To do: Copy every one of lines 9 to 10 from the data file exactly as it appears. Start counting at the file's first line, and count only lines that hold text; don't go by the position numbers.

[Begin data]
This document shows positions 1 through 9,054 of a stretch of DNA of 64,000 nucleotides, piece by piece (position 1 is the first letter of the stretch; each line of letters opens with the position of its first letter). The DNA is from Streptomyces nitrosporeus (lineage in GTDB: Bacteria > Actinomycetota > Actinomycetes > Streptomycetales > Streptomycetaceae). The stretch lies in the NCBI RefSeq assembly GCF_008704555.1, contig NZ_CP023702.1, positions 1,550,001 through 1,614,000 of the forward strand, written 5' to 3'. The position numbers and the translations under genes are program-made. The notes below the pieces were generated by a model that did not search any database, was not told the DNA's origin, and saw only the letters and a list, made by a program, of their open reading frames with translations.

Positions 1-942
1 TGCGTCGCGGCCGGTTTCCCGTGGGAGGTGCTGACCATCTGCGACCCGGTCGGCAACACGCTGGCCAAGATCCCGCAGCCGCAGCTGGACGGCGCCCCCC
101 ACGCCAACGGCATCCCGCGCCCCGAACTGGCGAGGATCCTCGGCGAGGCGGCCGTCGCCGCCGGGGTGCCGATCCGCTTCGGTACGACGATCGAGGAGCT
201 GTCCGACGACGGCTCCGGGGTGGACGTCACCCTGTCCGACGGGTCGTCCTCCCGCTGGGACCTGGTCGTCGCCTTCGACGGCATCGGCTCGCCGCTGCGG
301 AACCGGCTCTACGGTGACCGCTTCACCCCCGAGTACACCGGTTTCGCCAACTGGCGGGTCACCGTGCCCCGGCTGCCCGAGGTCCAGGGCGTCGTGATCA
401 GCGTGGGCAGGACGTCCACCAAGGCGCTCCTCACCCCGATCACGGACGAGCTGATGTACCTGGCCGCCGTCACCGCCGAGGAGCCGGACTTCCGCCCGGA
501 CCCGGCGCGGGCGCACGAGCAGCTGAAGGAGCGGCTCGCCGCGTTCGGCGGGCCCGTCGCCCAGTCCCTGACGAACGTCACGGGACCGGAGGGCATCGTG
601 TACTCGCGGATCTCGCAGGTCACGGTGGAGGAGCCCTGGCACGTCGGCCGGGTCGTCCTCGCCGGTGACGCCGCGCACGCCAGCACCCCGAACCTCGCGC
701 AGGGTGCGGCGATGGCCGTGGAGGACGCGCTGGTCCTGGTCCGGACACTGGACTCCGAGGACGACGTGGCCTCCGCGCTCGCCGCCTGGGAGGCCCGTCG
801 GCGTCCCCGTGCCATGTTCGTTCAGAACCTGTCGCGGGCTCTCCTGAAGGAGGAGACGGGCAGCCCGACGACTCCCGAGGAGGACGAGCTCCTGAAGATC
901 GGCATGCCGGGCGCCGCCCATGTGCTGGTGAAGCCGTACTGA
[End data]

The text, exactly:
601 TACTCGCGGATCTCGCAGGTCACGGTGGAGGAGCCCTGGCACGTCGGCCGGGTCGTCCTCGCCGGTGACGCCGCGCACGCCAGCACCCCGAACCTCGCGC
701 AGGGTGCGGCGATGGCCGTGGAGGACGCGCTGGTCCTGGTCCGGACACTGGACTCCGAGGACGACGTGGCCTCCGCGCTCGCCGCCTGGGAGGCCCGTCG